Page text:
HH: Were there ever times the interviewees' stories didn't jibe?
TH: Not really, no, which is great because it means that the cast and crew are really digging deep and giving us the true inside story. I always tell them that we are wholly independent on these shows so they are free to say what they wish. Knowing that, everyone really does tell it like it is, which is important if you want to craft something that has a resonance and doesn't feel like a PR piece.
DF: Because of that [independence], we feel less inhibited about asking the tough (and at times more personal) questions, and our guests tend to not editorialize themselves the way they might if they went if we were creating bonus content for the official studio release. Though I don't think anyone will ever truly come clean about who came up with the idea to hide Jason's with a hockey mask!
HH: Never Sleep Again came out just before the 2010 Nightmare on Elm Street remake, whereas here there's been a certain passage of time since the 2009 F13 reboot. What were your thoughts about the 2009 film and how much time is devoted to it in the documentary?
DF: The reboot is the one chapter we added to the documentary that does not (again I emphasize yet!) appear in the book. I think everyone has their thoughts and opinions about sequels, remakes and reboots in general, but what I can say is that everyone we interviewed from the cast and crew of the reboot came in with so much excitement and enthusiasm (and genuine affection for one another) that it was difficult not to get caught up in their revelry.
TH: I enjoyed the film because it brought the character of Jason Voorhees to a new generation of fans while working to bring back the power and scares of the earlier films, where Jason was a brutal force to be reckoned with. That had a lot to do with the man behind the mask, Derek Mears, who has proven his love for the character and has helped keep Friday the 13th in fans minds in recent years.
DF: Whether you loved or hated the film, I think many fans appreciated his portrayal of Jason, so it was a pleasure to be able to re-interview Derek and talk to him about the character and the film in greater depth than we did for His Name Was Jason (which was made just prior to the reboot's release, so everyone was limited in terms of the specific things they could say). We devote as much time to the reboot as we do to all the other films in the series. The remake/reboot may not have been the movie every fan wanted it to be (though it certainly has its fans – as does Part 5!), but it's still undeniably part of the franchise legacy. It was only fair that we acknowledged all the creativity, passion, frustration and flack that went into and followed it. In the end, it turned out to be one of the more interesting and entertaining chapters in the show, and I for one am glad we decided to include it.
HH: Do you think we'll ever see another Jason feature?
DF: Jason has spawned a cottage industry worth more than half a billion dollars, so I think it's safe to say we haven't seen the last of him. Maybe one day his mask and machete will even get immortalized in front of the Chinese theater. He's certainly earned it.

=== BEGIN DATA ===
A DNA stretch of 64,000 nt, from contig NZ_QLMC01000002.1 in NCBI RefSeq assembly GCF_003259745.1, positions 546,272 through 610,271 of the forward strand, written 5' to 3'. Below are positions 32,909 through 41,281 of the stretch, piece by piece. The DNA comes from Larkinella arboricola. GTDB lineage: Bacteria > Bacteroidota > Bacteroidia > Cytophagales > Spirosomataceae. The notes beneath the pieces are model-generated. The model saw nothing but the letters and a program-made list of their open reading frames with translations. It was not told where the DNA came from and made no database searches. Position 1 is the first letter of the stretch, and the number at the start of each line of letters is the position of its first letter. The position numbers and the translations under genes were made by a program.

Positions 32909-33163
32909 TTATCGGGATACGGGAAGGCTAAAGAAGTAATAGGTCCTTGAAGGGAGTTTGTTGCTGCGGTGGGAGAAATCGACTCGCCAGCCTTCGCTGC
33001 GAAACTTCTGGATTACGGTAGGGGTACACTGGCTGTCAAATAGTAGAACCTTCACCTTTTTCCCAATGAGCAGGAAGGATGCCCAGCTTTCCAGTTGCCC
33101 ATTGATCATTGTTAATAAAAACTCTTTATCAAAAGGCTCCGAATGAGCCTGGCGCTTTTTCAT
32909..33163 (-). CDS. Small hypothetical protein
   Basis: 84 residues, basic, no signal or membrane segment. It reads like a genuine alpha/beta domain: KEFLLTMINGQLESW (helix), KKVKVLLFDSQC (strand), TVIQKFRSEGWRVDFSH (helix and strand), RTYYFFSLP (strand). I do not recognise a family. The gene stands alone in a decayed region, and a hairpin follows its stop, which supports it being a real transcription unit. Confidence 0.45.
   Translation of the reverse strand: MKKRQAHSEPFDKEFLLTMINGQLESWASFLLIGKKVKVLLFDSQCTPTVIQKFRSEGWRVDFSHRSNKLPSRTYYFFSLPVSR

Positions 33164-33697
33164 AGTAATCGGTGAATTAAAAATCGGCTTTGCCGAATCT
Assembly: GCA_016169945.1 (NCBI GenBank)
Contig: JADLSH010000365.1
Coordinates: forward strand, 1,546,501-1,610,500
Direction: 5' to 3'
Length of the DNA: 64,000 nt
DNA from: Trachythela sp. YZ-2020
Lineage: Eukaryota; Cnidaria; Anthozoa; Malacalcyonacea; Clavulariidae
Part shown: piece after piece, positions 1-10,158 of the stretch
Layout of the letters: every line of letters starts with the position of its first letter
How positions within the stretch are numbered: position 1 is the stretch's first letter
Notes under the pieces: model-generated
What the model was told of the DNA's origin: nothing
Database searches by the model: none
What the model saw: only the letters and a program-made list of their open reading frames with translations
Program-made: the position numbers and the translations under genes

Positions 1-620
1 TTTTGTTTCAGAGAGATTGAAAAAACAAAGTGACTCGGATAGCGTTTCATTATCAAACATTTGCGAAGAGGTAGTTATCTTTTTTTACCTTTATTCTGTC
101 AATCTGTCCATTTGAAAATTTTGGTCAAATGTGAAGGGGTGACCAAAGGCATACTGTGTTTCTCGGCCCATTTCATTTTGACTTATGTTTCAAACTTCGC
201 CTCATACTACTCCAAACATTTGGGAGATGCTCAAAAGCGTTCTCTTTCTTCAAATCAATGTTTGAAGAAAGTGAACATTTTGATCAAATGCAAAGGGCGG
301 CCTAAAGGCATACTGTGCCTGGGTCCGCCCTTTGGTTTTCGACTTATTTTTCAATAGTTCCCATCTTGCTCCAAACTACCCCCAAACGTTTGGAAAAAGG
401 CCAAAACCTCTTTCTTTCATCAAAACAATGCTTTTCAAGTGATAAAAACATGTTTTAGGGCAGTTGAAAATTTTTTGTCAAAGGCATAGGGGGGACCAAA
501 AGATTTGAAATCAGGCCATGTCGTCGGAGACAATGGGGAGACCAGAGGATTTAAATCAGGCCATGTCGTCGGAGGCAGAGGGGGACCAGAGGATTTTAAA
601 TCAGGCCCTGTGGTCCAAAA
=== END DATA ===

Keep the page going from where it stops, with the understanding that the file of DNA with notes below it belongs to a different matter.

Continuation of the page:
TH: Never, ever count Jason out! As one of my favorite movies stated, he was "a killer buried...but not dead!"
HH: Here's a tough one. What's your favorite F13 kill?
DF: I have a favorite kill from every film, but I think the grand prize has to go to the sleeping bag in Part 7. Simple, effective and brilliantly conceived – and executed – by Jason.
TH: It's a tie for me: The sleeping bag death in Part 7 is raw and brutal, but almost makes you laugh because you cannot believe it just happened. It's also a happenstance moment that occurred in editing the film down; one hit was so much more powerful than repeated whacks against that tree. The other is the liquid nitrogen face smash in Jason X. Who saw that one coming!? It was shocking and, no pun intended, very, very cool. We certainly never imagined that happening in science class.
HH: Any plans to document other horror film franchises?
DF: I have had a great time working on these shows and I'm eternally grateful for the opportunity to sit down with and even befriend so many of my childhood heroes. Ending this cycle with Crystal Lake Memories is like coming home in many ways (and being a bit of a homebody I think I'd like to hang out here for a while). I hope that as all these franchises continue, future generations of filmmakers who were as inspired by these films as we were will pick up the torch and continue the journey where we left off. Then again, I probably shouldn't rule out anything. I don't want to be another one of those guys who calls something "The Final Chapter" when everyone already knows there will be another sequel.
TH: I have decided that each time I complete one of these, I can't imagine gearing up for another, but after Never Sleep Again came Inside Story: Scream. After that came More Brains! A Return to the Living Dead. Now this. As far as documentaries, I can't say what's next. In the meantime, I am hard at work on the feature film Animal, which I am producing and that I co-wrote with my partner Catherine Trillo. It's executive produced by Drew Barrymore for Chiller Films and stars Keke Palmer, Joey Lauren Adams, Thorsten Kaye, Elizabeth Gillies, Amaury Nolasco, Jeremy Sumpter, Paul Iacono, Parker Young and Eve. It's a really fun, scary piece that is a blast to be part of. I also want to focus on writing, developing and producing more projects with my company, Hutson Ranch Media. As far as more horror documentaries, I think I'll have to simply say: never say never! I’m really lucky to have had the opportunity to explore so many of the films I grew up watching. Meeting the cast and crew of the movies I loved has been an incredibly rewarding and memorable experience.
Crystal Lake Memories: The Complete History of Friday the 13th is now available for pre-order at CrystalLakeMemories.net